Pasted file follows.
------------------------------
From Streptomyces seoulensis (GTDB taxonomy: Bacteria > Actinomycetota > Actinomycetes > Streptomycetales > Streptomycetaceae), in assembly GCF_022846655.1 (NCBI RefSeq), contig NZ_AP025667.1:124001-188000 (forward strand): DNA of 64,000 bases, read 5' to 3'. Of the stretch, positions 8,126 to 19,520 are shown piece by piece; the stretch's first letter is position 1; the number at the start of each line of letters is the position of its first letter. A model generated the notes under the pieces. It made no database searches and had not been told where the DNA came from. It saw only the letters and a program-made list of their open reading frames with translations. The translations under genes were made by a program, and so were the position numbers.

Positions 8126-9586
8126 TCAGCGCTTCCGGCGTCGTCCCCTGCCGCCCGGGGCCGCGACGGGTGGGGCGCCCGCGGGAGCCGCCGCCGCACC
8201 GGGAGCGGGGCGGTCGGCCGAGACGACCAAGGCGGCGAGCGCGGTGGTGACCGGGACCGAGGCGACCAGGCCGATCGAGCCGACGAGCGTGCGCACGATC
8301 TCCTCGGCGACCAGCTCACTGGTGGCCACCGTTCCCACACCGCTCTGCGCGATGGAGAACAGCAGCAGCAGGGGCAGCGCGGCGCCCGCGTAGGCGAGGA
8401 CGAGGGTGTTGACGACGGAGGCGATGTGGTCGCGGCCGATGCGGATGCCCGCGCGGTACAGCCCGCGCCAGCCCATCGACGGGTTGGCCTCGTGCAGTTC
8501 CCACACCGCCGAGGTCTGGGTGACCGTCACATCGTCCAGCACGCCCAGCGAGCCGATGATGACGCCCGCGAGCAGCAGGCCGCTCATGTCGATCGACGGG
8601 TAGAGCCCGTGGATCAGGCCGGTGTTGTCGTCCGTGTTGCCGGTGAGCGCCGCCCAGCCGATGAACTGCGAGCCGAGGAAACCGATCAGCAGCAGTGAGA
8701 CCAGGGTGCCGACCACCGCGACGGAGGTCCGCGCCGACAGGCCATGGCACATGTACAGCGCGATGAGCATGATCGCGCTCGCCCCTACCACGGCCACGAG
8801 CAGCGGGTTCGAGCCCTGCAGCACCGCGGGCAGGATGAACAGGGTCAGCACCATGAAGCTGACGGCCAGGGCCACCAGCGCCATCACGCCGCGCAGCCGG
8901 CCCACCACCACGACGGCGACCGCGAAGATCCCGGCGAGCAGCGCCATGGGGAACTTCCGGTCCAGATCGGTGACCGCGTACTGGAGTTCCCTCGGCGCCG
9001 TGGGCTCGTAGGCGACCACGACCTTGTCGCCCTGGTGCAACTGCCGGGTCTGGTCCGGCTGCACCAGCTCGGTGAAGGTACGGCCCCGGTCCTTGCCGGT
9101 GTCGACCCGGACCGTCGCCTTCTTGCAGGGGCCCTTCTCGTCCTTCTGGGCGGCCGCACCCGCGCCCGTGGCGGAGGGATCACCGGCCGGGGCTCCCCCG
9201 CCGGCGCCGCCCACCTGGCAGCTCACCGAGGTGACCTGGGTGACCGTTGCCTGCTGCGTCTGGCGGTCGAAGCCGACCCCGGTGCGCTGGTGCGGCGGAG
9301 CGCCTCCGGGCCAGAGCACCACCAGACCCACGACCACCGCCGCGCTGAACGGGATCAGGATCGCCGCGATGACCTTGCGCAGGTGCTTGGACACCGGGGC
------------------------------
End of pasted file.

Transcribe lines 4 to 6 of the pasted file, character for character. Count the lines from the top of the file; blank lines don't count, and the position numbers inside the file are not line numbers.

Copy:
8201 GGGAGCGGGGCGGTCGGCCGAGACGACCAAGGCGGCGAGCGCGGTGGTGACCGGGACCGAGGCGACCAGGCCGATCGAGCCGACGAGCGTGCGCACGATC
8301 TCCTCGGCGACCAGCTCACTGGTGGCCACCGTTCCCACACCGCTCTGCGCGATGGAGAACAGCAGCAGCAGGGGCAGCGCGGCGCCCGCGTAGGCGAGGA
8401 CGAGGGTGTTGACGACGGAGGCGATGTGGTCGCGGCCGATGCGGATGCCCGCGCGGTACAGCCCGCGCCAGCCCATCGACGGGTTGGCCTCGTGCAGTTC